Marsha Mitchell, a traveling dress model, stops in a southern town to see her sister who has married a Ku Klux Klansman. Marsha sees the KKK commit a murder and helps District Attorney Burt Rainey in bringing the criminals to justice.
Dan Duryea gives a chilling performance in John Reinhardt's "Chicago Calling" as a man whose world has come crashing down around him. His desperation reels a number of people into his life as he tries to gather enough money to continue a call with his wife after learning that their daughter has been in a car crash. Among the film noir genre, this is not the most readily available movie, but that doesn't mean that you should blow off trying to see it. This is one of the most impressive movies that I've seen, and one of the most devastating. I don't know of any other movies that Reinhardt did, but if this is indication then he must have been a very good director.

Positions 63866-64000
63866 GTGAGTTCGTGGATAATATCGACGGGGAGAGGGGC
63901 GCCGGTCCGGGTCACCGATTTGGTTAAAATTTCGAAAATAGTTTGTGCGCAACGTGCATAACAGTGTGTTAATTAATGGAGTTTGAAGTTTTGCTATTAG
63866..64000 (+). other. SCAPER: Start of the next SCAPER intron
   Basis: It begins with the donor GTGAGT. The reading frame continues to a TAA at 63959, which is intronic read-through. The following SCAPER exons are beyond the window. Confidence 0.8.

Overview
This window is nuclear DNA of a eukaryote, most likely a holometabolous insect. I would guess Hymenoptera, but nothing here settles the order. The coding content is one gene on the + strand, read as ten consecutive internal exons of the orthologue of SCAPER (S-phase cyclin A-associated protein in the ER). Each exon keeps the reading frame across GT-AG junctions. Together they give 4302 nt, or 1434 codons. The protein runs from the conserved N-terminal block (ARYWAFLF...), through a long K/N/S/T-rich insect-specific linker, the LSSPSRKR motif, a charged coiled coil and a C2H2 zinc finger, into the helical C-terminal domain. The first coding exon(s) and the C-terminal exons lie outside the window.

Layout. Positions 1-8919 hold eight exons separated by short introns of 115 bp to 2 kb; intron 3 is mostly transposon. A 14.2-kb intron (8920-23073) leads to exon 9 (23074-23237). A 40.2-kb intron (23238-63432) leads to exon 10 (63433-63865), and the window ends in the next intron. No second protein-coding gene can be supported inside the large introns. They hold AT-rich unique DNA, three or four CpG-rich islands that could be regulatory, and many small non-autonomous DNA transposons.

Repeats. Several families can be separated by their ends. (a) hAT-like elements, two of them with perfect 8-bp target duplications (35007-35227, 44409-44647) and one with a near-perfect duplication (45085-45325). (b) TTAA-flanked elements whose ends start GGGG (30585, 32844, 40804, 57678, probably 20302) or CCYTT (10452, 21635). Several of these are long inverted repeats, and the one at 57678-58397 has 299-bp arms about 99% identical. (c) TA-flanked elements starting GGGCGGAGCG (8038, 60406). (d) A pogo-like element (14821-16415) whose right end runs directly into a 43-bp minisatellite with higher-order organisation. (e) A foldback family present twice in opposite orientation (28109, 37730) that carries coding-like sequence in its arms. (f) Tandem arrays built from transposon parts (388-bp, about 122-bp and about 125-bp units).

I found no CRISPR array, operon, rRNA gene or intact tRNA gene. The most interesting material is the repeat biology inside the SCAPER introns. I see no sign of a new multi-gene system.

More than anything, "Chicago Calling" shows why film noir was probably the best genre to arise in the post-war years. Gritty with minimal violence, chilling without being corny, and always thought-provoking. I've liked ever film noir that I've seen, and that includes this one. Really good.
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